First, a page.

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Rady Children’s Hospital Begins Vaccinating Frontline Workers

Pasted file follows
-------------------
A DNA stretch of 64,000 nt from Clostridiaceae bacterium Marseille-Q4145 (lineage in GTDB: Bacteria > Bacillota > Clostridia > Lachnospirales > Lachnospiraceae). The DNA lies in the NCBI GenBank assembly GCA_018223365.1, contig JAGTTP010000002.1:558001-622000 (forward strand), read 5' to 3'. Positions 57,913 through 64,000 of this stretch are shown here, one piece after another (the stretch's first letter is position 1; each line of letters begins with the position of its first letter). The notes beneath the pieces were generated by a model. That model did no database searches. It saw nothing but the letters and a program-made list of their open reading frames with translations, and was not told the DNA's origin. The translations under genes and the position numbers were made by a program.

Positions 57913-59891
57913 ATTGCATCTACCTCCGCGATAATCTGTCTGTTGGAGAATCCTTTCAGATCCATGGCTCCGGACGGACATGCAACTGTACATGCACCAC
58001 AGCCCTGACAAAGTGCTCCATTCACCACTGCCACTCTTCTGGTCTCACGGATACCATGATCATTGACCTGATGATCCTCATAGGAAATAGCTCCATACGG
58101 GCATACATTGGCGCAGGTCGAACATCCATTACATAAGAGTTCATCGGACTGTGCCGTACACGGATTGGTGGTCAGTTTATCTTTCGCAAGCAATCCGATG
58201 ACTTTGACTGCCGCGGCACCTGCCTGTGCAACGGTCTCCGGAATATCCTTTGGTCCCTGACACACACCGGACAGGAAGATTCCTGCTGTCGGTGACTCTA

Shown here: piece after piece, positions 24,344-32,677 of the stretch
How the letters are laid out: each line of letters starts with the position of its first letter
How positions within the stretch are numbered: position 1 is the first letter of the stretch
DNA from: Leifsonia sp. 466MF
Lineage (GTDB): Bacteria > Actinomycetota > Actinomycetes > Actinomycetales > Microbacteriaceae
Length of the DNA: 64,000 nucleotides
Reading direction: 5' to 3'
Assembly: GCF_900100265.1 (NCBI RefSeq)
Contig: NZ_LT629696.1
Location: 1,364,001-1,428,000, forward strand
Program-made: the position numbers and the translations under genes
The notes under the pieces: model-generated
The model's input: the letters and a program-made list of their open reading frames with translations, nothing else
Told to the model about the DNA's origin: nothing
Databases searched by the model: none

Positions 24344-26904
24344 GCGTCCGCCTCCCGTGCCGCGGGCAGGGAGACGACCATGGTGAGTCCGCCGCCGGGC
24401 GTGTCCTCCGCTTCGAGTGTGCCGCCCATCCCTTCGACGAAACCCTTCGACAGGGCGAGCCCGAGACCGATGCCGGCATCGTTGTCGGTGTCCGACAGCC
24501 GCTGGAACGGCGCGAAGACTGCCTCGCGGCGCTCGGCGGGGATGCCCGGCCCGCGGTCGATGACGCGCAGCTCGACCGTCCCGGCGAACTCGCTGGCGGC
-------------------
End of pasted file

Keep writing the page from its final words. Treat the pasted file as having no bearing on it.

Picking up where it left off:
December 15, 2020 at 12:58 PM PST